Westcott Adapting To The Mound

Former hitter showing early signs of success

SAN FRANCISCO—Craig Westcott still thinks of himself as a slugging, lefthanded hitting first baseman. He just happens to throw no-hitters in his spare time.

Westcott's latest flirtation came May 22 against Stockton, when he no-hit the Ports through seven innings. He struck out five, issued three walks and had plenty of movement on his sinker, as 13 groundball outs will attest. But he had logged 102 pitches—just beyond the Giants' organizational limit—and so the bullpen took over in the eighth. The Ports managed a leadoff hit in the ninth during San Jose's 5-0 victory.

Two years earlier, Westcott threw five no-hit innings for short-season Salem-Keizer and the Volcanoes bullpen was able to finish the gem. Westcott also threw two no-hitters at Bellhaven University, an NAIA school in Jackson, Miss.

Westcott, a 25-year-old righthander, was a 30th-round pick in the 2009 draft and initially was disappointed the Giants didn't take him for his bat. Now committed to pitching full-time, he's a bit old for high Class A and is repeating the Cal League, but Westcott has made huge strides under the tutelage of pitching coach Brian Cooper.

While Westcott isn't the kind of prospect who turns heads with his stuff, he's always found a way to achieve. In college, he was the upset winner of the Boo Ferriss award, bestowed on the top collegiate player in Mississippi. It was the first time an athlete from a non-Division 1 school won the honor.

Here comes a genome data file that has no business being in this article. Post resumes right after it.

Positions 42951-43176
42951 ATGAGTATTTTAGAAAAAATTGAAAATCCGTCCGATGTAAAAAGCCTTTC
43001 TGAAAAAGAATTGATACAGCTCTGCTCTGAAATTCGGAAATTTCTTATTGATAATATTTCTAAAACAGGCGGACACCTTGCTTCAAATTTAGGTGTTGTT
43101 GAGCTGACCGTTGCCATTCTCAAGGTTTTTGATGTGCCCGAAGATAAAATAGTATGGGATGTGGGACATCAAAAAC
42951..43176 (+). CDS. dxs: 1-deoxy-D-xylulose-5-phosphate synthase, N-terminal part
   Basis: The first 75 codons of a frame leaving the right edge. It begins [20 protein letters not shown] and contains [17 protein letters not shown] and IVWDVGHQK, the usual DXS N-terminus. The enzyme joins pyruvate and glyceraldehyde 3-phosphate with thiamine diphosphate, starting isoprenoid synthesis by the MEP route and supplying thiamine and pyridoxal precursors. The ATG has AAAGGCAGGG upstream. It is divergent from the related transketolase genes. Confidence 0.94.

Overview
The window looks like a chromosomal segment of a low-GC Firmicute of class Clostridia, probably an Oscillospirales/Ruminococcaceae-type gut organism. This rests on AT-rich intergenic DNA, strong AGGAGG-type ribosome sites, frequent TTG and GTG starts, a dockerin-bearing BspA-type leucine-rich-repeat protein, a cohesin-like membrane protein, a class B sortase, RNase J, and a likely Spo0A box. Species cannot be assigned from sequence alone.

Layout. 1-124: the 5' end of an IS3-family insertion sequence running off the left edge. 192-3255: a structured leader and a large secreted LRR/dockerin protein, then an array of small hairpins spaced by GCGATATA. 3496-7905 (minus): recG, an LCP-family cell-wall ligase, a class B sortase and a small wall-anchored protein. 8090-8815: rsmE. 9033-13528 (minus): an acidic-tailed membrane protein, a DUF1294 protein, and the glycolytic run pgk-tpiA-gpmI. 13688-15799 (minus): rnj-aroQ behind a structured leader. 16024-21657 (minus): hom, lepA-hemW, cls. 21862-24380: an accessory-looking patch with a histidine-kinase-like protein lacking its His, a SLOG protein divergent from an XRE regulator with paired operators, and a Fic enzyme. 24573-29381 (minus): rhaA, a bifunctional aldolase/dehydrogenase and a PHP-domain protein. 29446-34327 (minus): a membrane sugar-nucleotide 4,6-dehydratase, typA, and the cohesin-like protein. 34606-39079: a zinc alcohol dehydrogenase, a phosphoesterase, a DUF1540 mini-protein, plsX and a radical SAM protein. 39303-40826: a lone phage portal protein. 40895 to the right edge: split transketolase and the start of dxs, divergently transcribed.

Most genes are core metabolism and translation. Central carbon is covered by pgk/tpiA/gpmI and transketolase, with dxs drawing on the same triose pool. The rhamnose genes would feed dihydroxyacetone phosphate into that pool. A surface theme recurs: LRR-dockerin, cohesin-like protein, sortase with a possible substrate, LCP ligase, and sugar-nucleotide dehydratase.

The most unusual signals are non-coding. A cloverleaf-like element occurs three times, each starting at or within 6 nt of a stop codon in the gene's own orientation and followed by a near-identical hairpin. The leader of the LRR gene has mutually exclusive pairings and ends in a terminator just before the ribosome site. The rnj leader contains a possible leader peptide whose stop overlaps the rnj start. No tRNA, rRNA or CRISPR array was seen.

Coming from a small school isn't the only hardship Westcott has been forced to overcome. He underwent open-heart surgery as an infant, and as a result, has two enlarged vessels on the right side.

Westcott shows a lot of heart on the mound. But after beginning 5-0, 2.66 in his first seven starts for San Jose, it's fair to say he's got a talented arm, too.


• Westcott's seven no-hit innings helped San Jose to its eighth shutout, most among all minor league clubs. San Jose's 3.21 staff ERA paced the lively Cal League by more than a full run.

• Shortstop Brandon Crawford, who broke a finger in spring training, made his debut May 11 for San Jose. He had a four-hit night two days later.